Even before I got out of bed I knew that the river was running at just over 800 cfs and the spitting rain would end soon yielding perfect blue wing olive weather. Technology certainly has taken some of the wonder out of the sport.
I met Jon at the commuter lot in Danbury and we drove together to Starbucks and then on to Housatonic Meadows to meet up with Don. We expected to be nymphing all day and Torrey recommended egg patterns when we stopped by the shop on our way up.
The day started of slow for Jon and I as we worked to find the right water and dial in the right fly combo. Don had things under control with a couple of fish to hand in the first hour or so. The pink egg and the red Brassie worked well and that was to be the pattern for the day -- eggs and midges. Jon and I struck out at the first spot but our fortune soon turned.
|Catch and Release|
Don shared a new piece of water with us after lunch. He had good intel on how to wade it and where the fish were hiding. The wade was tricky for those unaccustomed to such things but we were able to find solid footing from which to begin our assault on the trout bastions.
We were all into fish in this spot. Don again was high man and the midge and egg, in both pink and yellow, were king. Surprisingly, I didn't get any interest in the heavily weighted Yellow Stonefly that was my upper fly. Last year, same day, the Yellow Stonefly was the go-to fly. I suppose the super low flows this past summer had taken it's toll on the stonefly population much as it did with the trout but we were happy to find flies that did the trick. My favorite fish on this run was a thirteen inch rainbow that spent more time in the air than it did in the water. With the forty-three degree water numbing our toes we gathered stream side to determine next steps.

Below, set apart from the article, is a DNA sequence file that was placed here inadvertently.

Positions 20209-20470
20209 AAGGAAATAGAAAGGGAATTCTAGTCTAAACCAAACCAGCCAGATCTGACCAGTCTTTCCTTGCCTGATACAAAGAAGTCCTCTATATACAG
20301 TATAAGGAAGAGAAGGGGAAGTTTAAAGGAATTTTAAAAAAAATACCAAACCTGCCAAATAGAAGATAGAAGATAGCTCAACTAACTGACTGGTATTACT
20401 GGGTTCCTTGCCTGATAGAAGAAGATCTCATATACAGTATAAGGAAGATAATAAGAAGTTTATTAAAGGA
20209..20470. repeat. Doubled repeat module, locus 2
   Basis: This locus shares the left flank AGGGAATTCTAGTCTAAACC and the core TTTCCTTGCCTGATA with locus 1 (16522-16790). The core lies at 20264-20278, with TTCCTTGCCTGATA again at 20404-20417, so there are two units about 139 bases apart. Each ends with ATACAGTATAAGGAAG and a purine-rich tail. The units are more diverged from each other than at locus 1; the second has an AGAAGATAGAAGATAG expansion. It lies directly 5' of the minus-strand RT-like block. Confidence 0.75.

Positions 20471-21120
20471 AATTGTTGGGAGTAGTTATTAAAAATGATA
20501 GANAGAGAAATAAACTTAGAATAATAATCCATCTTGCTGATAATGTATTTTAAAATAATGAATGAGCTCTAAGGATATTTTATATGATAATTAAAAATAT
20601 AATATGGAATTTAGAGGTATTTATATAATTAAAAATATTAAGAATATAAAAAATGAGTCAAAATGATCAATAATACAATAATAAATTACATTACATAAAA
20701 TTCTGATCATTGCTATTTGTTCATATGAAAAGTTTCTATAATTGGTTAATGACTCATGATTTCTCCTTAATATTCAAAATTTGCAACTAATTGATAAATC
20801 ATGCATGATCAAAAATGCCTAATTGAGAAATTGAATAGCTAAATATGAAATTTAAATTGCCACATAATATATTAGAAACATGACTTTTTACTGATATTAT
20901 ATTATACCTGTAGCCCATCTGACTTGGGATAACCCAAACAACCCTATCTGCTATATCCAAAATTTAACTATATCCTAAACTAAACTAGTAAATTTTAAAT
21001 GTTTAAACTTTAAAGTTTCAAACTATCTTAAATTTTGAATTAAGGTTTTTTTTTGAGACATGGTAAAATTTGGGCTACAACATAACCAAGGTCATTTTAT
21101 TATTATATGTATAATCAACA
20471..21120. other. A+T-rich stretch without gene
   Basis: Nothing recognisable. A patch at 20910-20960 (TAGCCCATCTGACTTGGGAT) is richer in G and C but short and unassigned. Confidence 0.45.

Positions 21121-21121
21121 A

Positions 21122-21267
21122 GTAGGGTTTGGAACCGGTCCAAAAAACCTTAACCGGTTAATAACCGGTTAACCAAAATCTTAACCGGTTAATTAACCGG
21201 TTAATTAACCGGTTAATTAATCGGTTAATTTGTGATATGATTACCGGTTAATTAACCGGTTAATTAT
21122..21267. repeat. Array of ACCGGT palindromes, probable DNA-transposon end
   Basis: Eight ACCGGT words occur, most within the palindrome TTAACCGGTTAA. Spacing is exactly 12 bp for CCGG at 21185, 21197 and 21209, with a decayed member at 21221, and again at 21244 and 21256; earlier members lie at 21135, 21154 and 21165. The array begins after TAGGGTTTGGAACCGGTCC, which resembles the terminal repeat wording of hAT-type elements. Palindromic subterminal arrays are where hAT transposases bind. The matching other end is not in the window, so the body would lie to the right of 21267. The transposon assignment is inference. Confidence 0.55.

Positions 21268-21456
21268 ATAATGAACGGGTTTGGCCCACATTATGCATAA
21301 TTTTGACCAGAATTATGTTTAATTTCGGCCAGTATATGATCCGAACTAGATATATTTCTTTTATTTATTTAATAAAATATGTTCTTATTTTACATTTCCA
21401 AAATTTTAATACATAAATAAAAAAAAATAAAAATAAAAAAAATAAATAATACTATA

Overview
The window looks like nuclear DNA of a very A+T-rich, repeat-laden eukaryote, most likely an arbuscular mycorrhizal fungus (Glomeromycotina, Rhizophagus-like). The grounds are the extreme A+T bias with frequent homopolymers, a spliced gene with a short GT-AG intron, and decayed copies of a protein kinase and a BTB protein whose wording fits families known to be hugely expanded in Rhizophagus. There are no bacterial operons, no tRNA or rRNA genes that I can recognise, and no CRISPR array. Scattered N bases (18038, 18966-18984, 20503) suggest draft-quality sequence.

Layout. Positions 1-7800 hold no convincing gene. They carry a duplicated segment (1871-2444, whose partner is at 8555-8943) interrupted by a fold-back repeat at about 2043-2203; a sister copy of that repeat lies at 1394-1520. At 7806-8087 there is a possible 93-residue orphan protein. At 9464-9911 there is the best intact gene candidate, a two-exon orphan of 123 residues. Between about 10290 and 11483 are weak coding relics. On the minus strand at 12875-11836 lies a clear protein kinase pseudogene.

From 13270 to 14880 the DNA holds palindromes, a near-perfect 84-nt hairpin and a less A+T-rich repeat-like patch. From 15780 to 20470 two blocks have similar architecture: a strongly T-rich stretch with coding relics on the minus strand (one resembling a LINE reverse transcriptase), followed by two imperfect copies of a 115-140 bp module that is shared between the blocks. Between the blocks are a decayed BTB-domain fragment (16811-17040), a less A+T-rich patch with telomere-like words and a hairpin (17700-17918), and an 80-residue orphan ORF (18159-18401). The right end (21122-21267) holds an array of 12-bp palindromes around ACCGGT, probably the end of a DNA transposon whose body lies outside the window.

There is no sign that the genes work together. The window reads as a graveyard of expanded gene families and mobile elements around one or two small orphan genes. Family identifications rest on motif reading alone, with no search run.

|My first fish of the day|
|Don demonstrated his nymphing prowess picking up fish throughout this pool.|
Jon and I agreed that the structure of the hole had shifted slightly since our last visit. The slot seemed shallower. In fact, in maneuvering to what I thought was the seam near the ideal holding location I actually ended up standing in the ideal holding location. I did manage at least one tug on the line but decided to regroup a little lower in the run to spot I erroneously thought was fishier.
Jon, much like last year, demonstrated why this was one of his favorite pieces of water. His first fish was a very healthy Brown -- thick and long. The fish was a bit uncooperative for the standard grip and grin photo but we did manage a quick photo as Jon wrestled with him. He then followed that up by catching the twin brother of the first and then a sprightly Rainbow.
|Jon with the best fish of the day|
It was only 3:30 p.m. but the sun had dipped below the hillside, the clouds had cleared and the temperature had dropped about ten degrees into the low 40s. It was a good day of fishing and it was time to go.
There aren't too many fishing days left in this year but I may sneak out again when the women-folk gather for the day of cookie baking in mid-December.
I can't really complain. This has been a good year.
Like most years there's been far too little fishing and far too much work. But the paycheck has been steady, the work interesting and we made good use of vacation time to try and reconnect with our two boys who are growing too damn quickly.
In this season of thanks, I'm thankful for a spouse who accommodates my fishing habit and ensures that the important things in life remain my priorities. I'm thankful for two friends always willing to share good water and for trout willing to take a fly and return to the waters until that time when we're ready to play again.